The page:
https://tvgeekingout.wordpress.com/2015/11/20/geeking-out-about-what-we-do-in-the-shadows-2014/

I am working on yet another post about Captain America right now, but I have done an entire series of posts on its characters, Sam Wilson, Steve Rogers, and Black Widow. i love it for its message,its characters,  the action scenes are top of the line, and its sentimental moments, which callback to the first movie.

https://tvgeekingout.wordpress.com/2016/07/19/on-the-right-captain-america-and-iron-man/

https://tvgeekingout.wordpress.com/2015/06/15/black-widow-lying-liar-who-lies/

https://tvgeekingout.wordpress.com/2017/01/20/sam-wilson-to-be-rescued/

 

 

2015: Mad Max Fury Road

Most people think I would have chosen Star Wars Force Awakens because of my love for John Boyega/Finn, but really the characters were my only real reason to love it, and I’m also mad because Han Solo was killed, and I haven’t gotten over that yet.

No, the movie that did it for me, this year, was Mad Max Fury Road. I’m a total George Miller stan. His Mad Max movies were so influential,during the 80s, that every post-apocalypse movie since, has tried to ape his style…and failed! They simply could not capture the essential something in his movies, which were  combinations of intelligent writing and ferocious action, and Fury Road is no different. An action movie with a message that every post-apoc movie will try to ape in the future…and fail! For me, Fury Road was my Wonder Woman, (which is another reason why I wasn’t too impressed with that film.) One of the few woman-led actioners against which all others will be compared.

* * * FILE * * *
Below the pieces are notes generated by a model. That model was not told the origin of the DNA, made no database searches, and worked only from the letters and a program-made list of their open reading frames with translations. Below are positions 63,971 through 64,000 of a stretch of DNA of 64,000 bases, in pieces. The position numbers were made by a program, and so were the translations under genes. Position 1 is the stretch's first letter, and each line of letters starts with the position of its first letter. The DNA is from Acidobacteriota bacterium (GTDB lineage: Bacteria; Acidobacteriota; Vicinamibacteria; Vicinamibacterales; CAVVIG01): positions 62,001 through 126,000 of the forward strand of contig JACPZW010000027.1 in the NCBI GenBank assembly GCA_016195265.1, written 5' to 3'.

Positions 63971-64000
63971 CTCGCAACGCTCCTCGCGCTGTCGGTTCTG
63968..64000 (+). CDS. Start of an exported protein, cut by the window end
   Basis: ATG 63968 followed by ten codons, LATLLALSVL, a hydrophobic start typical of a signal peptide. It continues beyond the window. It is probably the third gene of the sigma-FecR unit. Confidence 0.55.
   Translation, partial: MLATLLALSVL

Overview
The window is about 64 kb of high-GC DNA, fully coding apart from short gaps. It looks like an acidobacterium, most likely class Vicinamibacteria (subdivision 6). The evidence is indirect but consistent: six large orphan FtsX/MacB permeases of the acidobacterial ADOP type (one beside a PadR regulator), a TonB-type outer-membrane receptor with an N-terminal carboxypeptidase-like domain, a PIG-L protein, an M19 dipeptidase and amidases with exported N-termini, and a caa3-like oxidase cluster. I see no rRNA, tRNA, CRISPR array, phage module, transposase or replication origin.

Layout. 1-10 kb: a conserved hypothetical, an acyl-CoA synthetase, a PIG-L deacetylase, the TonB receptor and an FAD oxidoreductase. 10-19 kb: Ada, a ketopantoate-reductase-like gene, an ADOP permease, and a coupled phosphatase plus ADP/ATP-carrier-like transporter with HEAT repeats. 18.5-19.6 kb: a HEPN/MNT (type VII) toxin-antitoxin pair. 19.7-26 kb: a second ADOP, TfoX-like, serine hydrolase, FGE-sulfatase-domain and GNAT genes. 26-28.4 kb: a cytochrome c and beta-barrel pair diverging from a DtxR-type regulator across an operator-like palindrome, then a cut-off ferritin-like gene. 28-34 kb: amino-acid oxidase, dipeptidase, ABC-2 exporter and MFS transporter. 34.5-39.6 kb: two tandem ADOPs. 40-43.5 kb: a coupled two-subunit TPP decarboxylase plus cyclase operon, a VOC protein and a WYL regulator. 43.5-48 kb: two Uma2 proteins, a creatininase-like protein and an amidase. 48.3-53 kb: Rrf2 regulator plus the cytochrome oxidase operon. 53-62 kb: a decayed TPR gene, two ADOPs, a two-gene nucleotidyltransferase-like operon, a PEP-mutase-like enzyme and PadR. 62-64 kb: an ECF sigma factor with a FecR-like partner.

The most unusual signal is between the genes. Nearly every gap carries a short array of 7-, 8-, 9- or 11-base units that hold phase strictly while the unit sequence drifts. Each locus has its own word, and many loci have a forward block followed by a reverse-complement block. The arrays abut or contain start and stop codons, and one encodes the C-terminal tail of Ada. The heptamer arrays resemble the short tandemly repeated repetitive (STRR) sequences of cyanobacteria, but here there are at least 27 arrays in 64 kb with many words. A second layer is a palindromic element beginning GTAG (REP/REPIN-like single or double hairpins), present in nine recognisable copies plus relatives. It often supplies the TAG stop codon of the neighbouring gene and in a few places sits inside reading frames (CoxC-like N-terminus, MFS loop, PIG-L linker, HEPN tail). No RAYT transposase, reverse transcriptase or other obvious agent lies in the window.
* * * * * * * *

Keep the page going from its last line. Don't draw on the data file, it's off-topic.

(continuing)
2016: Train to Busan